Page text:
VERO BEACH, FLORIDA - San Diego may lose its NFL Chargers. And because MAS considers himself an honorary San Diegan, he is despondent over that possibility. Why? Well, it’s a long but — MAS hopes — interesting story. So, here goes.
Just one look, that’s all it took.
Anyone who has ever been to San Diego, California, can understand how MAS instantly fell head-over-heels in love with the place. It happened one mid-1970s summer when he motored there cross-country from Philadelphia in his VW Bug to visit his cutie-pie daughter Kimmy, aka “Li’l Dumplin’ ” (for an inscription on an adorable jumpsuit she wore as a baby).
Back then San Diego was more of a quaint town than a big city. Everyone, it seemed, lived in a Spanish hacienda-style bungalow on a palm tree-lined street — think Kelly McGillis’ residence in “Top Gun.”
And many of those arched-entrance dwellings had some form of citrus plant in the backyard. For a then-little-traveled guy from Philly, seeing orange trees and swaying palms in real life for the first time was a downright awesome experience.
And there was so much to take in while enjoying the always balmy weather: Pacific and Ocean Beaches, humongously lovely Balboa Park, the world-famous San Diego Zoo, myriad water activities on Mission Bay, hotsy-totsy LaJolla and Coronado and on and on.
(And, yes, there was even the occasional Tijuana sojourn for the, um, nightlife and bullfights.)
But to a sports nut like MAS, most importantly, San Diego also had its Chargers and Padres.
While he was there, the latter sported their unforgettable French’s mustard yellow and friar’s cloak brown unis.
Ever since that trip, MAS has had a strong yearning to move full time to this delightful place. But other opportunities and certain situations have somehow always prevented him from doing so.
When MAS hit town, the Chargers had predated the Pads, who were a newly minted expansion franchise, struggling both on the field and at the gate.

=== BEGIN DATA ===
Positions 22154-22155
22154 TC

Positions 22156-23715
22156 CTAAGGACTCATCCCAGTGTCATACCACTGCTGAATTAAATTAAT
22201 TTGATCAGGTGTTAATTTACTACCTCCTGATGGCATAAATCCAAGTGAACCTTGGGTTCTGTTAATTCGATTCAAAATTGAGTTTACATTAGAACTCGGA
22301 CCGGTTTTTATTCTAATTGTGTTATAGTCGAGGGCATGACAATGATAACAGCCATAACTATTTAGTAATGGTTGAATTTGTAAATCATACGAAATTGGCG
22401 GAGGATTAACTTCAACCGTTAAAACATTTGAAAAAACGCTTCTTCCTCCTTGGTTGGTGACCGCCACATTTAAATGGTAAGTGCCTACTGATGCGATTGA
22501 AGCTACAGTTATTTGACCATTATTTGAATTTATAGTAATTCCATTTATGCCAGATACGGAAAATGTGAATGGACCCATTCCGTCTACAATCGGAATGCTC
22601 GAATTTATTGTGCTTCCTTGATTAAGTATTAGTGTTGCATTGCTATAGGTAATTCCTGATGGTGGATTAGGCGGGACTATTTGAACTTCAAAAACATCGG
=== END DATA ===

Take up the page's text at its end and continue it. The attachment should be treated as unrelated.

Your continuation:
Conversely, the Bolts (as the Chargers were called locally) were well established. They had been an American Football League power in the early 1960s before being absorbed into the NFL later that decade.
In those earlier AFL halcyon days, the Chargers featured the aerial artistry of quarterback John Hadl, the pass-snagging of nimble Lance “Bambi” Alworth, and versatile and handsome halfback Keith Lincoln, the AFL’s answer to resident NFL glamour-puss Frank Gifford of the New York Giants.
The pre-MAS-visit Bolts were charismatic and played an exciting, wide-open style of ball. As a kid watching them on TV from chilly Philly, MAS always thought the Chargers were the epitome of cool, with their distinctive powder-blue jerseys with lightning bolts on their UCLA-style shoulder stripes. Powder blue! Who dared wear pastels back then?
For home games, the Chargers’ always-packed cozy (capacity: 34,000), sun-splashed Balboa Stadium, a horseshoe-shaped edifice that featured magnificent Corinthian-style columns in its open end. Back then, cities named their playing sites after explorers and other great people, not corporations.
The AFL may have had trouble drawing fans in other places, but not San Diego. The Chargers were its pride and joy. Until a population boom took place years later, the Padres could not make the same claim.
That San Diego summer, MAS, then a high school football coach and teacher, could easily grab reasonably priced, front-row Pads seats behind the dugout at newly built Jack Murphy Stadium. Crowds of just 2,000 were not uncommon.
MAS will never forget being close enough to hear Willie Mays, then winding down his playing career with the New York Mets, spurn an elderly lady’s pre-game request for an autograph, semi-politely saying: “I can’t now, ma’am; I have to go to work.”